Elevated PFAS Levels Detected at Hockanum River in Vernon

Fish in river1
Joe Rosato Jr./NBC Bay Area

A warning has been issued for people catching fish in Vernon's Hockanum River because of elevated levels of per- and polyfluorinated alkyl substances (PFAS).

The Department of Public Health (DPH) and the Department of Energy and Environmental Protection (DEEP) issued a consumption warning for fish caught in the river after PFAS was detected in fish tissue samples.

The type of foam used to be allowed in routine firefighting situations, but it's since been banned. This is because PFAS is a group of chemicals that can be dangerous if it gets into rivers and groundwater.

People shouldn't eat fish they caught in the Hockanum River starting below the Shenipsit Lake dam on Tolland Avenue to the Connecticut River, including impoundments of Papermill Pond, officials said.

Department of Public Health

Fish caught in these areas are shouldn't be consumed: Union Pond in Manchester, several small impoundments or ponds on the Hockanum River in East Hartford, and the Tankerhoosen River from the Hockanum River upstream to the dam at Main Street.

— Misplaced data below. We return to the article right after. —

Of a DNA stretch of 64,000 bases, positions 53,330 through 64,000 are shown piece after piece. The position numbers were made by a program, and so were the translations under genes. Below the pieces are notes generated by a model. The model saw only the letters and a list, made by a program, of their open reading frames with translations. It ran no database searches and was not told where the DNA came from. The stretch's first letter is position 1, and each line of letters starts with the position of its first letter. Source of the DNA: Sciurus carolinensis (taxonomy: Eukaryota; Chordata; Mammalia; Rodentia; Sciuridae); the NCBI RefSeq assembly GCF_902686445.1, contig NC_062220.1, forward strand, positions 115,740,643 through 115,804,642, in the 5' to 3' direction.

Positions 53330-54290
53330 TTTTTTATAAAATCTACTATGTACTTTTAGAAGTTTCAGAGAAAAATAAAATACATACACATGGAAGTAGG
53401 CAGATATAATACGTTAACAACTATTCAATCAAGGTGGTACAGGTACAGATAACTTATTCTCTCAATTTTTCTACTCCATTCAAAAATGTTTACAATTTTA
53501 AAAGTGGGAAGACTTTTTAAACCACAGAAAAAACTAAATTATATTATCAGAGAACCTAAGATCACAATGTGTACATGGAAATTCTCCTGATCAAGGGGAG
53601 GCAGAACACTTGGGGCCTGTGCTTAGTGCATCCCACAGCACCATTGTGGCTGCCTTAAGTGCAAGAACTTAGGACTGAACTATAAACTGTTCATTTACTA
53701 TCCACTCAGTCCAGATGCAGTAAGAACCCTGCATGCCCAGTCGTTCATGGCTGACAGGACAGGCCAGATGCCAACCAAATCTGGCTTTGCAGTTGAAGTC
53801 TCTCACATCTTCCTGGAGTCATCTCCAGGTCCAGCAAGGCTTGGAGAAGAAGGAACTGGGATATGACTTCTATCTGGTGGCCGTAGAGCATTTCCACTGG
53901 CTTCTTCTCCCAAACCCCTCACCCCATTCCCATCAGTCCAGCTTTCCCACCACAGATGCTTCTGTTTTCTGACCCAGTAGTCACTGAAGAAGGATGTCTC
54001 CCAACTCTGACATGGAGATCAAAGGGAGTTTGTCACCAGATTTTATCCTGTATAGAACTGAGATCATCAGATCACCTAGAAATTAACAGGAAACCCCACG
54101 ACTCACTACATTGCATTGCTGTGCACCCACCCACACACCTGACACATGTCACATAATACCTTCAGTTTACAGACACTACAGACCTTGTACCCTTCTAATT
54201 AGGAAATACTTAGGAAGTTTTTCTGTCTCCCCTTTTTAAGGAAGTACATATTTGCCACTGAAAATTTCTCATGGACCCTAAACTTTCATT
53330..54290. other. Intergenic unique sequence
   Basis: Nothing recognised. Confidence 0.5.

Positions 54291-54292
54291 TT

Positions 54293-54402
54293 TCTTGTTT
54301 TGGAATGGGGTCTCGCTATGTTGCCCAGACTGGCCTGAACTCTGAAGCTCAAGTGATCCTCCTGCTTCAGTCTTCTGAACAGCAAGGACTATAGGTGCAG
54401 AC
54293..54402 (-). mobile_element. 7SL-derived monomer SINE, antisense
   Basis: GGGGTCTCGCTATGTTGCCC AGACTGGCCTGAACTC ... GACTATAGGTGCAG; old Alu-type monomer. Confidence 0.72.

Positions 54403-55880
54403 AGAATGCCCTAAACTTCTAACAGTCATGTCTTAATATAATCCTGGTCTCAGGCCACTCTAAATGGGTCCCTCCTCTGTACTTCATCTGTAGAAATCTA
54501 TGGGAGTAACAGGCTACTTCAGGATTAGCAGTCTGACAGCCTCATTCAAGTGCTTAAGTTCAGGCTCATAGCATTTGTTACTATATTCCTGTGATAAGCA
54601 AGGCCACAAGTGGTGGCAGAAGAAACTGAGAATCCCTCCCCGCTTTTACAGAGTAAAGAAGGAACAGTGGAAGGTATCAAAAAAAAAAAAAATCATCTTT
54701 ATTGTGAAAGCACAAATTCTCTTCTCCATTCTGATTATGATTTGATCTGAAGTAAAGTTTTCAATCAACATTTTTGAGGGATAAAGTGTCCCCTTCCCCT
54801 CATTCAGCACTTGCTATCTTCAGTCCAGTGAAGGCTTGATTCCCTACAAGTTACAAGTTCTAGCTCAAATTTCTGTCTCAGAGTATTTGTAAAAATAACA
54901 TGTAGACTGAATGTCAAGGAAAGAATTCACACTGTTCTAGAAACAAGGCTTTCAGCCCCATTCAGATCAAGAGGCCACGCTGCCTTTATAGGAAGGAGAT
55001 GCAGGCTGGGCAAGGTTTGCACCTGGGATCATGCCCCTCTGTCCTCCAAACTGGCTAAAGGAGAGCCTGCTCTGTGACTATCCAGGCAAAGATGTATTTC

The most recent drinking water sample collected by Connecticut Water showed no PFAS above laboratory limits.

The DPH said fish samples were collected in September 2021 in Vernon between Route 74 and Dart Hill Road. A total of 30 fish representing three species - American eel, fallfish and white sucker - were analyzed for PFAS concentrations. Tissue samples showed PFAS at concentrations above levels considered to be safe for human consumption.

The data was collected by a DEEP consultant as part of a large, statewide study to evaluate the presence of PFAS in the state's waste receiving waters.

While fish caught in the Hockanum River aren't safe to eat, recreational activities like catch and release fishing and boating are safe.

Officials noted that surface water samples collected with fish tissue in Vernon below Shenipsit Lake met drinking water guidelines.

PFAS concentrations in white sucker fish were somewhat lower than the other species that were tested, DPH officials said.

DEEP plans to conduct more monitoring along the Hockanum River to better understand water quality conditions and to find out where the PFAS is coming from.

Officials said DEEP stocked the Hockanum River with over 2,000 trout earlier this spring before receiving the data showing elevated PFAS levels.

Manchester health officials, the North Central Health Department and the East Hartford Health Department are posting signs along the river and at each of the locations mentioned above to remind people of the advisory.

The DPH and DEEP are working together closely. More information about DPH fish consumption advisories can be found here or by calling 877-458-3474.

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